The First Blend


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[W]hen we were laying out our green-buying vision for Blueprint Coffee, we placed huge emphasis on our dedication to form mutually beneficial relationships. A major way to do this was to expose the coffee producer and importer to our customers. That way, when customers connected with a coffee, they were able to gain insight into why the coffee was delicious. Our role was simply that of a proactive middle person in the chain from farmer to customer.

This approach to sourcing lends itself to single-origin coffees, and we specifically made a commitment not to blend coffee until we had a good reason. I saw blends not as bad coffees but as confusing formulas complicating the transparency from seed to cup. There have been times when blending could have moved aging coffee, but that would have contradicted our transparency goals.

After four or five months in business, though, I sensed a gaping hole in our selections for wholesale customers. While our team was excited to dial in a different single-origin espresso every day, we had few wholesale customers willing to. The requests for an espresso blend started to multiply. It was profound for me when I realized that consistency, both in profile and price, was the key quality for a majority of the coffee being bought by coffee bars. As a barista, I had viewed consistency as my task in the coffee chain. Now, with my income partially dependent on fulfilling the vision and expectations other baristas and shop owners, I realized that consistency was a value I could partially provide as a coffee wholesaler. Through active sourcing and careful roasting, we could deliver quality and profile at a consistent price. Even still, we did not feel ready or willing to create an espresso blend.

While our team was excited to dial in a different single-origin espresso every day, we had few wholesale customers willing to. The requests for an espresso blend started to multiply.

So, we created Penrose, a series of single-origin coffees that fit a particular flavor profile, one that works well by itself and in milk, and is consistent and easy to dial in on a day-to-day basis.

We’re on our seventh rendition of Penrose. While some versions have thrilled half of our customer base, the other half has not been happy. Some versions have pleased pretty much everyone but ourselves. So we keep trudging forward, trying to find balanced coffees that are easy to dial in, taste great alone, and blend perfectly with milk.

Along this journey, we have tasted tons of espresso from other roasters, both single origins and blends. Hometown by Sweet Bloom Coffee and Sweet Shop by Square Mile Coffee Roasters stand out to me as espresso experiences that caused me to doubt our reluctance to blend. More and more, I started to believe that a great house espresso could have a complexity and diversity of flavor through blending that we weren’t able to provide with our single-origin versions of Penrose. While we could coax a single-origin espresso to have a soft, full body, with big sweetness, we weren’t getting the complexity of flavors we wanted. When we found a coffee with this complexity, we were often at a loss for body or ease of dial-in. It was becoming obvious that other roasters used blends to overcome these same challenges.

In late spring of 2015, we booked the coffee for our seventh version of Penrose. It is a beautiful washed coffee from Sereno, Guatemala. It has tons of sweetness with balanced acidity. About a month later, a natural-processed Honduran caught the attention of our green buyer, Andrew Timko. Andrew was also tempted to blend, so the two of us put together some options using the natural Honduran and another washed Guatemalan. The results of this test blend were so positive that Andrew started the daunting task of encouraging our team to give blending a try on Penrose v7.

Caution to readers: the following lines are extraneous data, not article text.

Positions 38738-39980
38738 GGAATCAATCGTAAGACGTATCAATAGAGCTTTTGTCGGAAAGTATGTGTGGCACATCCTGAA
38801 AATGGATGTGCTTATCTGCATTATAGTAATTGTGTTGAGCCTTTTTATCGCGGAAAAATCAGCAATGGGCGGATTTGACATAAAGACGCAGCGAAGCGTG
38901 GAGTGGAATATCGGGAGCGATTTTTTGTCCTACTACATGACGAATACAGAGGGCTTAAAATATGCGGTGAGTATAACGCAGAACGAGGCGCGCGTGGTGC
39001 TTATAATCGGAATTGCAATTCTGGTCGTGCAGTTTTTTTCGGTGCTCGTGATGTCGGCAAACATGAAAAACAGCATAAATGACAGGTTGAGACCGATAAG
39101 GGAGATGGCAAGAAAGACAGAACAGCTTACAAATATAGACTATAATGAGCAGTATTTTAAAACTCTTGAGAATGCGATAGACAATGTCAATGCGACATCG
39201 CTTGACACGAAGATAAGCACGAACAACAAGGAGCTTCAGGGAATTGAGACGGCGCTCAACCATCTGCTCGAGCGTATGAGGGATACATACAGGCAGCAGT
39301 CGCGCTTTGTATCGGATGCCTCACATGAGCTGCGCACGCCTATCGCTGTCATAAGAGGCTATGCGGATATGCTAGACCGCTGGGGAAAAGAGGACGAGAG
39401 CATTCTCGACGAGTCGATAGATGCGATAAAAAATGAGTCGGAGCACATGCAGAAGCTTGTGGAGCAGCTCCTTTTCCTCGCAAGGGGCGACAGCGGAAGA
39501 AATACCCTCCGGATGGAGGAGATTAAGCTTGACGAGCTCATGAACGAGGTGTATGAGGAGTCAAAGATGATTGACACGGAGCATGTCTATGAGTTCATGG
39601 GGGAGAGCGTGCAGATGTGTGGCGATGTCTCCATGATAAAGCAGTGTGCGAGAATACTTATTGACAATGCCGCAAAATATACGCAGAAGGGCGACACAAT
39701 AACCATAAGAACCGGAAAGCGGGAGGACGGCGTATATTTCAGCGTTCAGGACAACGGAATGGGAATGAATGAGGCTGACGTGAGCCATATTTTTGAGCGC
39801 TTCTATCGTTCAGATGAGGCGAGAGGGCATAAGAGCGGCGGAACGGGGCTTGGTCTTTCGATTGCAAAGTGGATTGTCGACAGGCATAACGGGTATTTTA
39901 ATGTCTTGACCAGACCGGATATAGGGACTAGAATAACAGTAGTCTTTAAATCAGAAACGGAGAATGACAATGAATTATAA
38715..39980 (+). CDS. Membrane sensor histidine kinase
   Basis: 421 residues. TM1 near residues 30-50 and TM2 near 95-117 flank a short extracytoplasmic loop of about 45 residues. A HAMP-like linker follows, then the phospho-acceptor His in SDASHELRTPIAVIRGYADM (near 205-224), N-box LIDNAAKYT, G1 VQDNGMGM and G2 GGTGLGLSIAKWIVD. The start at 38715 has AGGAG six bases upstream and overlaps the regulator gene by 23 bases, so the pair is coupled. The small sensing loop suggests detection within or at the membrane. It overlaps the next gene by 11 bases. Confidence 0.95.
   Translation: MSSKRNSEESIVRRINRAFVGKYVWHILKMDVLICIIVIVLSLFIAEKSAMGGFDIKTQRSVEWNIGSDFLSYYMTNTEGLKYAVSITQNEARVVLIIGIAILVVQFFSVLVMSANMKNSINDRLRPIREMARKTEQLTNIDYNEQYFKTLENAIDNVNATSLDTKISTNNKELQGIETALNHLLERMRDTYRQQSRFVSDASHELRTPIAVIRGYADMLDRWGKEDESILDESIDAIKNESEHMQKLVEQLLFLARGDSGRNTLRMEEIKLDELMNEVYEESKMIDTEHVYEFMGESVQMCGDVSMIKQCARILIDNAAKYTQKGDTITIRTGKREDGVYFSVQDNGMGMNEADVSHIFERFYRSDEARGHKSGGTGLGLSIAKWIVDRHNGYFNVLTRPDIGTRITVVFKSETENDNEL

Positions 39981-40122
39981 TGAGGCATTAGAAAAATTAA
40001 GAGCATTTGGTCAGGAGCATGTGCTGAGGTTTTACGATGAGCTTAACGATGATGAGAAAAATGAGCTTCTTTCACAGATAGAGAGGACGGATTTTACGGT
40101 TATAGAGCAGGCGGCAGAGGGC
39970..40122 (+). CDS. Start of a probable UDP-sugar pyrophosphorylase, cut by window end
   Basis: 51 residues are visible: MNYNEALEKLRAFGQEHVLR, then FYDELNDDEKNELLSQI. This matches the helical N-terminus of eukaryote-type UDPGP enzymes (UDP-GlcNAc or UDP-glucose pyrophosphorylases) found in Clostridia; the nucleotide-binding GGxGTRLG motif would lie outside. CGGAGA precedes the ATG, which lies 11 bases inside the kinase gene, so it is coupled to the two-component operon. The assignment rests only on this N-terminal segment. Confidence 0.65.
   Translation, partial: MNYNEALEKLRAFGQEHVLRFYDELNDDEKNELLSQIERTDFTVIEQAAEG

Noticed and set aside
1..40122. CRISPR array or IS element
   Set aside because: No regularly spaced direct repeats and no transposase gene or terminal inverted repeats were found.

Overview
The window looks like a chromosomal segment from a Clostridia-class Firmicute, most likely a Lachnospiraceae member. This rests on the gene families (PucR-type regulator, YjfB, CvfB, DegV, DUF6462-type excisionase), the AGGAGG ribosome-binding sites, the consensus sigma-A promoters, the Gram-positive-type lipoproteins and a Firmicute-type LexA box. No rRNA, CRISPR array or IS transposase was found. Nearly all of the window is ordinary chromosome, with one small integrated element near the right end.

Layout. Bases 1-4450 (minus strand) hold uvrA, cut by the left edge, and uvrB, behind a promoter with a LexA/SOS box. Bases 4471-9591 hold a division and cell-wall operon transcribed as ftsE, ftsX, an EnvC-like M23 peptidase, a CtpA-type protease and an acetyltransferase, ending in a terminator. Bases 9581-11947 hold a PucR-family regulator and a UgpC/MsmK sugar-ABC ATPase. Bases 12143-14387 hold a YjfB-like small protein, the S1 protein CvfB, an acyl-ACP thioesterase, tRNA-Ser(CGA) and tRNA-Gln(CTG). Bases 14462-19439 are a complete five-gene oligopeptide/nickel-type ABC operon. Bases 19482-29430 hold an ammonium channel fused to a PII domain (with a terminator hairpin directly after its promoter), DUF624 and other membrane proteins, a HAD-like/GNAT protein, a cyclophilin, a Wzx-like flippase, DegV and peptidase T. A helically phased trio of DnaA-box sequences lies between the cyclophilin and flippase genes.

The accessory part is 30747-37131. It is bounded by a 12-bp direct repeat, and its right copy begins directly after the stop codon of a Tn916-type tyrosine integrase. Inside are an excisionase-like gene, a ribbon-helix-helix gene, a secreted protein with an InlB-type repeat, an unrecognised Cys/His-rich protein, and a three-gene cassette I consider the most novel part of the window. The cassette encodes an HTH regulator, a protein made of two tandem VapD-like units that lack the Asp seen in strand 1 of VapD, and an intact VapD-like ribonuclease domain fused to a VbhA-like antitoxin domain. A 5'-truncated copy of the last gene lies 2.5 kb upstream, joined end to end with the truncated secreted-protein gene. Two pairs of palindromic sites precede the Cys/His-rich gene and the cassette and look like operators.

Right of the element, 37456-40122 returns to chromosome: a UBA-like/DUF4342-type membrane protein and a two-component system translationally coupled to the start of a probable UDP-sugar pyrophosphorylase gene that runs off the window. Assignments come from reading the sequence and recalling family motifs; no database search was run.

What followed was a number of sample roast blends using this natural Honduran coffee with the Sereno in different ratios. We were finally able to achieve espressos that were extremely sweet and balanced, full-bodied and complex.

We’ve never felt it was implicit to our identity to only offer single-origin coffee, we just needed to discover our own authentic reason to blend.

So, we will be blending for the first time with Penrose v7. We’ve never felt it was implicit to our identity to only offer single-origin coffee, we just needed to discover our own authentic reason to blend. With this decision comes a plethora of logistical challenges. We have to now work blending into our production. Also, buying coffee for blends is extremely challenging. It is not easy to reserve the correct amount of coffee until you have really decided upon your blend ratio, so buying seasonally becomes even more difficult.

In the future, we will likely source the main component for Penrose with our same target in mind—a versatile house espresso. As we secure that coffee, we will discover what coffees complement and enliven it, but that we can also seasonally and transparently source. We’ll only continue to blend if we feel it brings more quality to the cup.

As we’ve grown as a company, we see more opportunities like Penrose, especially in the restaurant and grocery sectors, where a consistently priced coffee with a targeted profile could be just as valuable to a customer as a unique single-origin coffee. We will be challenged to keep the supply chain and producers highlighted. We also know we’ll encounter preconceived notions that blends are not seasonal or intentional, but by continuing to be transparent with our relationships, we believe they’ll continue to be mutually beneficial.

—Mike Marquard is a co-founder of Blueprint Coffee in Saint Louis.

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